As she prepares herself for bed, the chatty nurse characterizes her life as uneventful but personally satisfying. What she says sums up life for most of us. We want a sense that we are doing the right thing for us, that our path in life has a practiced sort of orientation and reliability:
"I'll marry Karl-Henrick, and we'll have a few children, that I'll raise. All that is decided.
It's inside of me. It's nothing to ponder over. It's a huge feeling of security. Then, I have
a job that I like and am happy with. That's good, too."
Political theory and statistics only tell part of the story of a country. You have to take into account the ambiguity of who we are under our skins and realize that we need a government to give us a sense of direction, to establish the playing field, and the game rules. Otherwise, our lives take place in a vacuum, that leaves us clingy and disoriented.
Persona's sound-track presages industrial-rock. Musical themes in the sound-track reminds me of driving a car with a flat tire, hearing cars honk, some squealing brakes, and some near-misses. The opening scenes are a smorgasbord of modern art motifs. I find them unsettling, and they don't do a thing for the film, except worry your eyes. Just fast-foward past them. Otherwise, you will have to look at a bloody sheep's head, corpses lying in a morgue, or a Buddhist monk immolating himself—just Bergman letting everyone know it's a modern film.
He filmed Persona in black-and-white, which probably surprised many people, and the style of the film contains the hard edges of earlier Expressionist films like Metropolis and The Third Man, that I discuss in earlier posts. Black and white works for Bergman the same reason it works in the earlier films. It makes the shapes sharper, the shades shadier.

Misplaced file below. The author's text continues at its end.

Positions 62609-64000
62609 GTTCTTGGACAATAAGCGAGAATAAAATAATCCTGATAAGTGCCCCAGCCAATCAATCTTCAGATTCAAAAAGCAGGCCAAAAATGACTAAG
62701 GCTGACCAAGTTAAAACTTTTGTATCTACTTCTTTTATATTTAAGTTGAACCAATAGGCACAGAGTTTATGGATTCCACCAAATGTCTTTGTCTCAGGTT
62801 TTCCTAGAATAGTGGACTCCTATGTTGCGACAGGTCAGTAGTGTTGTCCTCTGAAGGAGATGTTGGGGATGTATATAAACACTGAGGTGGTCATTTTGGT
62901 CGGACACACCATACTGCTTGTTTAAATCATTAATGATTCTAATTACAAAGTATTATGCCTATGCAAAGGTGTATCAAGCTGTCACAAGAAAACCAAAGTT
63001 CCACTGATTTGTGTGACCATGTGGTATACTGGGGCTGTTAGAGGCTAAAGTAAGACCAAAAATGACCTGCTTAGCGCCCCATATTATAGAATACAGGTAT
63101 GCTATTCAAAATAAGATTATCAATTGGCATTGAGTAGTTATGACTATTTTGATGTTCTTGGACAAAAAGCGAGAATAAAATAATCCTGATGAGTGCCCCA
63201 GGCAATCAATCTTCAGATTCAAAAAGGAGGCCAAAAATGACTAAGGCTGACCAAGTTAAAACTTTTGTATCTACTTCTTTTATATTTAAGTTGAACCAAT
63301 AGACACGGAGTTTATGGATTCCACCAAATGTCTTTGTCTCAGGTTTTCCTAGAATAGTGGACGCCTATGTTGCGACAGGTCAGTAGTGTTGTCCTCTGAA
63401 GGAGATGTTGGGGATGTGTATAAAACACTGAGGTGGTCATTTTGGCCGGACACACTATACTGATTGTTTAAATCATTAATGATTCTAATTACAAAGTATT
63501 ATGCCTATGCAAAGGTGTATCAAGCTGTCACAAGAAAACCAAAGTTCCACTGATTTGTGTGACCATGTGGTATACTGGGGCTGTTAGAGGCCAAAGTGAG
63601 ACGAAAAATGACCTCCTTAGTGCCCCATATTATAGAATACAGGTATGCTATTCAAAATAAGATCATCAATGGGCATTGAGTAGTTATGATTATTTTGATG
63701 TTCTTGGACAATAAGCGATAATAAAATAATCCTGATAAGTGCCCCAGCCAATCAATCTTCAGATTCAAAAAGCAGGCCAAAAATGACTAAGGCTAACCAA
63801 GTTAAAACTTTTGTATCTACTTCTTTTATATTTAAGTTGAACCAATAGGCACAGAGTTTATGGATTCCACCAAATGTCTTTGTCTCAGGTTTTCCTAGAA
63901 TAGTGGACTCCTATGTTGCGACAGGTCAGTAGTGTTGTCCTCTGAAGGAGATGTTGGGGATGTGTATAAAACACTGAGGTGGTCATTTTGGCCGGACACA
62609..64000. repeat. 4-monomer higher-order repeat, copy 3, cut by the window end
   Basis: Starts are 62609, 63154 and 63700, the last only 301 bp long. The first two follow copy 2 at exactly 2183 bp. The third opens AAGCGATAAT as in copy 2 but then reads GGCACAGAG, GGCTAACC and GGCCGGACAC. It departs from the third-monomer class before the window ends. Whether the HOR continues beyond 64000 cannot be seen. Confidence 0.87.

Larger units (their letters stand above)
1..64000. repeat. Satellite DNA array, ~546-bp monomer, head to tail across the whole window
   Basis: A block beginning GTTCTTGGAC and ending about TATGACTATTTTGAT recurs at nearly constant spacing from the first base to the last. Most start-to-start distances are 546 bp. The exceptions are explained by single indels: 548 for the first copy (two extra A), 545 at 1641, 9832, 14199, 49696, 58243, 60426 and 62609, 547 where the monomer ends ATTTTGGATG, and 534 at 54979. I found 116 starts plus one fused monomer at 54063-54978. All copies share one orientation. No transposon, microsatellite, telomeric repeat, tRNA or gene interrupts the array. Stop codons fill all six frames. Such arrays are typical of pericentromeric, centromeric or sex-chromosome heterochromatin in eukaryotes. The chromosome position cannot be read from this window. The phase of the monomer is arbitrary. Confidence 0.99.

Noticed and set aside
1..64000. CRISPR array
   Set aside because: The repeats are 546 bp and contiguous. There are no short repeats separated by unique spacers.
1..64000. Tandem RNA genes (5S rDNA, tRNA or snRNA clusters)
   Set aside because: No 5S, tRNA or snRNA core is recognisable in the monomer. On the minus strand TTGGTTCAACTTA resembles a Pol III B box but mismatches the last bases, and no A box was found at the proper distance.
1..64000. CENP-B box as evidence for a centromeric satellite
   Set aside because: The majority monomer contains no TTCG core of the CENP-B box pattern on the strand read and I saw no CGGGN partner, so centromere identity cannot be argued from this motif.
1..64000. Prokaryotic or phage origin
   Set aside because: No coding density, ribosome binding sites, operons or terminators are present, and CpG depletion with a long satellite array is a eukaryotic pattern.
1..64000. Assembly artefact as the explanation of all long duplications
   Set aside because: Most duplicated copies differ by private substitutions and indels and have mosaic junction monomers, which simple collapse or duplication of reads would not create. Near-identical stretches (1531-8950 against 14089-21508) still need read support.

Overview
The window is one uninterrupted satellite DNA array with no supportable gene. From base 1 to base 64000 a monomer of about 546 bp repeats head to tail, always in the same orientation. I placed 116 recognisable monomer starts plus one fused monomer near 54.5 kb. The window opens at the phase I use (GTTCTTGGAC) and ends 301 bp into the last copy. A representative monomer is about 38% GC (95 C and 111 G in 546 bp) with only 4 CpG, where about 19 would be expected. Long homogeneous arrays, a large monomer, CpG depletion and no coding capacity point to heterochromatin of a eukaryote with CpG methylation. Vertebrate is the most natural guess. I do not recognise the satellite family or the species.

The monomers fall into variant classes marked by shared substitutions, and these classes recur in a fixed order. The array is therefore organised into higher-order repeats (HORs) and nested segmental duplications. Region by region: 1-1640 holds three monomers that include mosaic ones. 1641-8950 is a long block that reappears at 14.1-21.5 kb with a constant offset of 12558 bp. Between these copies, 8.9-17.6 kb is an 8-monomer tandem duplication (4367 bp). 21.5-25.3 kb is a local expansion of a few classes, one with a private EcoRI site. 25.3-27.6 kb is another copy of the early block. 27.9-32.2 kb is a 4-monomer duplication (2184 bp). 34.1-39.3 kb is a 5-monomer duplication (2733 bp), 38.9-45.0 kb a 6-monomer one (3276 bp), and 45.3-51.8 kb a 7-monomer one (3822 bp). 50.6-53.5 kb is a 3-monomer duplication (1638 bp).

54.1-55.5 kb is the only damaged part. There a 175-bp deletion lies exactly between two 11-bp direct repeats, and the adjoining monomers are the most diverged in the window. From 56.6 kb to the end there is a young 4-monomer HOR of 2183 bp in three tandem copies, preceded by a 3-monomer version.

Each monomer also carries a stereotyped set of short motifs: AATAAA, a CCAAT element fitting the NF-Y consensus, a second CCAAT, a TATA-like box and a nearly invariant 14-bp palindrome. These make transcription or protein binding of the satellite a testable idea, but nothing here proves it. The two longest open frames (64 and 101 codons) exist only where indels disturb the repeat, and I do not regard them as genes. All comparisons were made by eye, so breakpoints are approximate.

In one absolutely stunning scene, the psychiatrist tells the actress that she understands the actress's basic lack of naturalness--the feeling of disgust that occurs whenever she speaks. So she just stops speaking. Persona shows the risk that acting poses for people. The actress follows the axium, "life is a stage." She basically fakes everything she does—orgasms, laughter, crying, bitching. Everything is tinged with method and artifice. After a time, an actor no longer looks at acting as a job. It gives his life reality. It is easier to act than to live. If you take away the actor's script, you deprive him of needed identity, and he will go silent. And again, if a nation does not give its people orientation, the same will happen to them.
Persona touches deftly on my personal pet-peeve, the need to divide our nation in order to save it, while the time remains to do it peacefully. One human quality that will determine if we can pull it off is ego-strength. Just the word "ego" gets a bad rap in left-wing circles; so do not count on the Left to push a division, no matter how bad things get!
So the Republicans will have to finesse it. Do we have enough philosophical orientation to understand the differences in our way of life? Do we have enough confidence in our point-of-view to withstand interrogation and disapproval? How interesting that artist-types in the twentieth-centrury like Bergman worried over these very questions, unware of the political ramifications.